12. Thanks for the pic. I am certain that if you identified this problem to Roy again, he would replace the defective part- again. I have used Barracuda products countless times and have always been thrilled with the quality, service and even the price. He could charge 25% more and I'd still buy everything he had for a specific build. Now that I think of it, maybe I got two good noses while you got two bad ones, because one of them was meant for you!? July 21/20 A quick update, but one covering all of Steps 21 to 27. Step 21 is the front radiator parts H9 and H43, while Step 22 is the rear rad parts H10 and H44: Assembly is straight forward, but fitting these parts into the narrowed nose is another matter. The front part H9 on the left needs to be sanded quite a bit to get it to fit, while the rear rad on the right needs some sanding, but less so. Interior parts of the Barracuda nose were ground down as well with many iterative dry fits. Don’t rush this, because you want a tight fit with no gaps later. Step 23 and Step 26 create the central intake ring with 3 different parts. These parts can be eliminated by using the Barracuda one piece resin part, which is much finer and accurate. Make sure you carefully follow the instructions so that you retain at least a mm of the ring at the rear, which fits into Part H43. This takes a bit of trimming of both parts to get them to mesh. Step 24 is very confusing. It looks like you glue together the assemblies in Step 21 and 22 together. Don’t do it! Instead, after trimming and painting the assemblies, you can glue the front radiator parts flush with the back of the intake. And the rear assembly to some tabs within the nose. Everything is only dry fit of course. The air ramp at the rear comes in two parts, E1 and E18 in Step 27. And after a little sanding and trimming, they click into grooves within the nose, resting against the rear rad. These parts do not fit each other at all, so I recommend you trim and dry fit them many times before committing to glue. It turns out all the panel lines and rivet detail are mostly correct, but I added the two small panel lines and rivets on part E1 (front of pic) as per references. After trimming and a little coaxing with masking tape, this assembly fits pretty good now, so once it is painted, I will glue everything together before attaching the nose to the fuselage. The last assembly as found above in Step 26 is the vent created with parts E2 and E3. This will also be glued later after painting. That’s it for a few more weeks boys. Enjoy the summer while it lasts! Cheers, Chuck
  13. I'm not sure where I got the needle tool, but it's for scribing curves like circles and not punching rivets. The needle is super hard and never gets dull, so it must be an alloy of some kind and not ordinary steel. For riveting, I use an ordinary needle in a pin vice. The needle should be a bit wider than most with a taper that allows you to not only punch the hole, but adjust the width at the same time. ie: deeper is wider, if that makes sense. Cheers, Chuck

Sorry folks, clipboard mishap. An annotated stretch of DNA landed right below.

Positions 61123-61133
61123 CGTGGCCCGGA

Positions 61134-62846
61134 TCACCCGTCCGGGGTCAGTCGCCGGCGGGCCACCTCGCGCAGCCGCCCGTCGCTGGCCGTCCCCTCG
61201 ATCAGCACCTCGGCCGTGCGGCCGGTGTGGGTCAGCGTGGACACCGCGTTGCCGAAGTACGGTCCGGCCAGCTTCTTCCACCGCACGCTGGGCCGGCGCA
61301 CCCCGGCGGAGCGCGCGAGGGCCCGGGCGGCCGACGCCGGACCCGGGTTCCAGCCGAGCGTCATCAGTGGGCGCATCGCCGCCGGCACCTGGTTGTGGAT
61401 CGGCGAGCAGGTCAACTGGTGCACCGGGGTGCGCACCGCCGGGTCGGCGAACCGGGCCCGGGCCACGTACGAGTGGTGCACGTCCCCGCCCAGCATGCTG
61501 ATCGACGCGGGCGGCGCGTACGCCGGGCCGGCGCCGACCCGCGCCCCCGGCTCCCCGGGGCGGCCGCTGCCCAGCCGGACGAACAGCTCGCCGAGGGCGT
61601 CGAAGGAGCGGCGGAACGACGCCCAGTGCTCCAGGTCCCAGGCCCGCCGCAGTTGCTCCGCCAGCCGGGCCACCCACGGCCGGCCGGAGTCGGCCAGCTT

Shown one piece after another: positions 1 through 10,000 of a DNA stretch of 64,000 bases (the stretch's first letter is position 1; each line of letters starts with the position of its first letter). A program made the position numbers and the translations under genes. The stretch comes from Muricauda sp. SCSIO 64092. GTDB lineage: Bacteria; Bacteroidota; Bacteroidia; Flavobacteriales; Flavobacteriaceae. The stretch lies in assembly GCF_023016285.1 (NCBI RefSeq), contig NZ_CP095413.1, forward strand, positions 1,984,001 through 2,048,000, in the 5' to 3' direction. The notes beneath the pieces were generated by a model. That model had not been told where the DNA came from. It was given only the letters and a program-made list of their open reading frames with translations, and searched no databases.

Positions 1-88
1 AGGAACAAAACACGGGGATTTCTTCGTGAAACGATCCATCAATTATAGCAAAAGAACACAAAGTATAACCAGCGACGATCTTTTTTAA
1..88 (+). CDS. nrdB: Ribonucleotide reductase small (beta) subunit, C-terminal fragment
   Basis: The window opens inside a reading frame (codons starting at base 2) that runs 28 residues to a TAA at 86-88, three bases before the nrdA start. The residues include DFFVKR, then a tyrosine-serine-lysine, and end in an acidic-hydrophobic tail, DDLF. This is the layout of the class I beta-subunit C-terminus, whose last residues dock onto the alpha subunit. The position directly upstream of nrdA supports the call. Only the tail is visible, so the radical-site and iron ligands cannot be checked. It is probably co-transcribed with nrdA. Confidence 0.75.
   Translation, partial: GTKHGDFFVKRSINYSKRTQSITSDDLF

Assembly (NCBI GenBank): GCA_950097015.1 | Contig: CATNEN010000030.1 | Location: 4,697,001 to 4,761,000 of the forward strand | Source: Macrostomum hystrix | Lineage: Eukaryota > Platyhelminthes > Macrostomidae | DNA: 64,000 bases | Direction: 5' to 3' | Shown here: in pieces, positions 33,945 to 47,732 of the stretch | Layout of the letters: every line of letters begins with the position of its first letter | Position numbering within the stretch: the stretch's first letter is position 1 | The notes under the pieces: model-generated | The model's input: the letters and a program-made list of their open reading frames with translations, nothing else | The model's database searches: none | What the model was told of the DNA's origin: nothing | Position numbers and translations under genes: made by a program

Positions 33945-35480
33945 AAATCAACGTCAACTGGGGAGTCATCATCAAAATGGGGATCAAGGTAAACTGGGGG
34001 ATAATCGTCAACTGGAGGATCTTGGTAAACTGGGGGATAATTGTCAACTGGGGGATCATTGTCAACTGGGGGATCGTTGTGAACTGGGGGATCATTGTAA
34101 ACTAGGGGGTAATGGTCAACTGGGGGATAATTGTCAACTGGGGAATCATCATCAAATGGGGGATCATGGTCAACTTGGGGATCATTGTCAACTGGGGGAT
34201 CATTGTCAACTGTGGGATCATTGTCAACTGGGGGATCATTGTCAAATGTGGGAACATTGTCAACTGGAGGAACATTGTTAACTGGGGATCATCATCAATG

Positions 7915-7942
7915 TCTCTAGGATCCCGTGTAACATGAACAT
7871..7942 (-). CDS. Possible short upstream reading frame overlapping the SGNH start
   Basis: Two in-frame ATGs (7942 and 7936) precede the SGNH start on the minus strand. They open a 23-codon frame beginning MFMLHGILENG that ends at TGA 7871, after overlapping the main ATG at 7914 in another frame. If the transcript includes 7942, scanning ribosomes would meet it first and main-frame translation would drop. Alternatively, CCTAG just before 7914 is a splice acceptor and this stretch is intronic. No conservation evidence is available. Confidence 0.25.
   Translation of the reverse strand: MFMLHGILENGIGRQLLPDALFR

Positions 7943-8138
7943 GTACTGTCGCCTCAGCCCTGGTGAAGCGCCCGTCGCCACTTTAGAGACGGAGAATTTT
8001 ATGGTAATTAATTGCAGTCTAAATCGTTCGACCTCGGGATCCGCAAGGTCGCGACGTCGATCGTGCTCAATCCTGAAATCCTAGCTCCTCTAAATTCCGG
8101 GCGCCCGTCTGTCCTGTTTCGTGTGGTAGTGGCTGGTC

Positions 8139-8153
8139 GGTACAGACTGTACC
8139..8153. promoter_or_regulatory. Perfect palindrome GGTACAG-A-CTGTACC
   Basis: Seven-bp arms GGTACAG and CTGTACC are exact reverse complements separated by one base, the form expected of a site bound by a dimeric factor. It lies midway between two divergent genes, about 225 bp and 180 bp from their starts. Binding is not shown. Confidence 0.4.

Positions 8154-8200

14. Thanks. That's why I usually have about 3 new Trumpeter scribers in the stash and as my dullest scriber starts to get a bit too dull, the "sharp" one is likely dull enough by then to take it's place, while I open a new one. By the time I finish this model after my Harvard build, my dull one will be toast. Super sharp scribers on their own are very hard to control, as you've found out. Cheers, Chuck
  15. Thanks again gents. Thanks Brett. I have used every scriber made: Tamiya, Squadron, Hasegawa, UMM, Creos (with exchangeable bits), needle in a pin vice and a few others I forget right now, but I always come back to my Trumpeter Scriber (TS), but not just one of them, because I use 2. Depending on the properties of the plastic or resin, width of panel line and how deep I want the panel line, I like to use a relatively dull TS, followed by a sharp TS. If you use the sharp one right away, it tends to grab stuff and take on a path of it's own, making a mess. A dull TS usually stays within the panel line without a fight, creating a pathway and guide for the sharper one in subsequent strokes. Methodology, whether it's an existing panel line or a new one cut beside a guide like Dymo or other tape, is as follows: Scribe the first pass with a dull TS, barely cutting the plastic. Barely, don't push it. Another pass, just a tiny bit deeper. A light pass with a sharp TS. A bit harder with above. Finish with one pass of the dull TS #1 and #2 show the way. #3 and #4 create most of the groove, while #5 cleans up the inevitable cut material out of the way. This means that most of my panel lines have been scribed at least 3-5 times. If you slip up (and you will!), fill and sand with CA glue, then start again after it dries, but before the glue gets too hard a few hours later. Some Tools of the Trade Cheers, Chuck
×
×
  • Create New...